New Therapy for Severe Stroke
2018-03-04 |

New Therapy for Severe Stroke

Stroke is perhaps one of the most catastrophic events that may happen in everyone’s life. Only in Germany, around 270,000 people suffer a stroke every year. About 20 percent of which die just within four weeks. Many of those who survive a stroke remain permanently disabled. Therefore, a prompt and high-quality treatment is required. 

Like a heart attack, stroke is a life-threatening emergency that needs to be treated as quickly as possible. A stroke usually occurs when a blood vessel in the brain is blocked by a clot. The surrounding brain area eventually dies because it is no longer supplied with blood and oxygen. Depending on which part of the brain is affected, stroke manifests itself with different symptoms. A sudden deafness or paralysis on one side of the body, such as a dangling corner of the mouth or arm, visual disturbances such as double vision, loss of visual field or short-term blindness often may occur. Speech problems such as slurred speech, sudden dizziness, and strong, unusual headaches are also common warning signs, which must be taken into account. In these circumstances, an ambulance must be called immediately.

With a novel procedure in which the clogged blood vessel in the brain is reopened with a catheter system, even severe strokes can be successfully treated. The new therapy is now also available at the Esslingen Hospital.

The longer the affected brain area is not supplied with oxygen due to a blood clot, the more brain cells go under, the more serious the effects. "Without a treatment, every minute around 1.9 million neurons die in the brain during a stroke due to poor circulation," says Dr. Matthias Reinhard, the Chief Physician of the Department of Neurology and Clinical Neurophysiology at the Esslingen Hospital. As doctors like to say "Time is Brain", so the measurements should be taken promptly.

A nationwide network of so-called stroke units is aimed to provide a quick and continent treatment for patients suffering from a stroke. The Department of Neurology at the Esslingen Hospital also has such a modern treatment center with ten different areas, in which around 1,100 patients are admitted every year with a suspected stroke. "Around 900 of these patients have early signs of a stroke, a so-called transient ischemic attack (TIA), i.e. a circulatory disorder of the brain," says Professor Reinhard.

A vascular imaging with contrast agent in the computed tomography (CT) shows the doctors the closed blood vessel in the brain and confirms the suspicion of a stroke. In most cases, a lysis therapy is then the most important treatment option. A special drug is added to the bloodstream via a drip, with the help of which the blood clot can be dissolved and the clogged vessel can become free again. "We optimized our procedures so that we usually start lysing within 30 minutes after the patient has been admitted to our Stroke unit," says Professor Reinhard. Previously, the suspicion of a stroke had been confirmed by the image from CT scan. For vascular occlusions up to one centimeter in length, the lysis therapy is very successful. The clot becomes dissolved after some period of time. It’s important to initiate the treatment as soon as possible because the time window for the lysis is quite short. The therapy can be very effective only if the lysis is started four hours after the stroke. In rare cases, the time window can be extended to six hours or more.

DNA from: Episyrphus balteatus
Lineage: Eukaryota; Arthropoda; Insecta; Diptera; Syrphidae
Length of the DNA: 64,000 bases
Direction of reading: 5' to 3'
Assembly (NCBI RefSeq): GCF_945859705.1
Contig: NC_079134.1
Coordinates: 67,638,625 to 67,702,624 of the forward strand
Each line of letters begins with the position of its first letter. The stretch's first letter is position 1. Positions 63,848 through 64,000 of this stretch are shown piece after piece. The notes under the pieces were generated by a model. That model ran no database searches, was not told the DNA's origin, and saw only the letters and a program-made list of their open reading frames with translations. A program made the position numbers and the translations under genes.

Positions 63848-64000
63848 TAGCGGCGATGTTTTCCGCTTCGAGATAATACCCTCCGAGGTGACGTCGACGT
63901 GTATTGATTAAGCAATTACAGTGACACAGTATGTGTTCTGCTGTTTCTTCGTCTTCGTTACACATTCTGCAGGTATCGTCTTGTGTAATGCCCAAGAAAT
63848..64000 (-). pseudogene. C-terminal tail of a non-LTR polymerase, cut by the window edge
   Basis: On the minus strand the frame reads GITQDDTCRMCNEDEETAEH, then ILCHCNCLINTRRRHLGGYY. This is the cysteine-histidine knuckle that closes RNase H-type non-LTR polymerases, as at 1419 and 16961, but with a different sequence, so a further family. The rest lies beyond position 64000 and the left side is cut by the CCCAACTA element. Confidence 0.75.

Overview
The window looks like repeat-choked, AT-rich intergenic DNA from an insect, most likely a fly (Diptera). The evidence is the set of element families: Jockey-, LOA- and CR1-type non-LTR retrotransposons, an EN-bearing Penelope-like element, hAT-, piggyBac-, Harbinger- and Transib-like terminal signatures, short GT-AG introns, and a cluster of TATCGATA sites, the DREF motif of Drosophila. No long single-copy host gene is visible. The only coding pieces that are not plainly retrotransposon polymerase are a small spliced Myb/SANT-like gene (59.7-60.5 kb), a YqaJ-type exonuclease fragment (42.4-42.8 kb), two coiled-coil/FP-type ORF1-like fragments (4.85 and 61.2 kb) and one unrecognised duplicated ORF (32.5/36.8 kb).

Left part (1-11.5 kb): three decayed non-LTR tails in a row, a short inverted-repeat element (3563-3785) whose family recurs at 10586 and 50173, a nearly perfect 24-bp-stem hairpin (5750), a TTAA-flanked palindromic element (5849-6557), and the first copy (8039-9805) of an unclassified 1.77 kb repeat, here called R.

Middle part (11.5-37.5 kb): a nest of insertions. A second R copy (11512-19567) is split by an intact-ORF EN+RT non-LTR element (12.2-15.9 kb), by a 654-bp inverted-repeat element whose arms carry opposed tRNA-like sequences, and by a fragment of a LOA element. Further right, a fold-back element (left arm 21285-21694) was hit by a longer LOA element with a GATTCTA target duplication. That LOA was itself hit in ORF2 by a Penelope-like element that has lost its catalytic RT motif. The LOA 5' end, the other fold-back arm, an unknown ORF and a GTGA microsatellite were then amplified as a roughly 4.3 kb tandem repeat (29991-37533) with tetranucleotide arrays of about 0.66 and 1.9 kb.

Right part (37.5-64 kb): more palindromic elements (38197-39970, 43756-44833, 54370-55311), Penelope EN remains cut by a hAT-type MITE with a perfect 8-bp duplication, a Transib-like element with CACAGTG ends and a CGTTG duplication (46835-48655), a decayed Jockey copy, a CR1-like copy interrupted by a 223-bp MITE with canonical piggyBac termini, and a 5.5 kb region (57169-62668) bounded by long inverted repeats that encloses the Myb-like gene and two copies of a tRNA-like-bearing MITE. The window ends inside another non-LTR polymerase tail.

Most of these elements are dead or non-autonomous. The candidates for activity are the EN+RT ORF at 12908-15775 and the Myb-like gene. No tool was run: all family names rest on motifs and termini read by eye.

Less serious disabilities after the stroke
Therapy is especially challengeable in relatively larger vascular occlusions, especially in the large cerebral vessels. "With a new catheter procedure, the so-called mechanical thrombectomy, used in addition to the lysis, the chances of coping with such a large stroke without serious disabilities could be doubled," reports Professor Reinhard. In this new thrombectomy technique, a catheter system is advanced from the groin under X-ray control to the vascular occlusion in the brain. The clot is then pierced with a wire and a microcatheter inserted over it. A stent connected to the catheter is placed over the microcatheter and deployed. The clot is caught in the mesh of the stent and can be easily pulled out. The blood vessel is opened and the supply of the threatened brain area restored with oxygen.

The procedure is relatively gentle for the patients, but also quite complicated and requires a lot of experience. Therefore, the Esslingen Hospital cooperates with the Stuttgart Katharinenhospital. This cooperation has been shown to be very effective and successful in the treatment of difficult and rare cases of stroke. 

A system of catheters remove the clot
From the site of access in the groin to vascular occlusion in the brain, three to four catheter systems are required. "You have to imagine this as in horsetail technology," explains Professor Krämer. From the sluice in the groin, a catheter with a larger diameter is advanced into the main artery. A second, thinner catheter is then passed through the first to the head. Finally, a microcatheter with the tool at the tip is advanced to the clot that is trapped there with the stent. That's a quite long way. "Accessing the catheter via the groin has been proven in many other vascular interventions. In addition, the access site can be closed again after the procedure without greater risk of bleeding."

Dr. Reinhard, the head of the Esslingen's Stroke Unit, estimates that about ten percent of stroke patients could benefit from thrombectomy treatment.

Are you interested in learning more about the treatment methods discussed in this article? Contact us today to speak with a Medscout Healthcare Consultant. Medscout team will support you throughout the entire treatment course.

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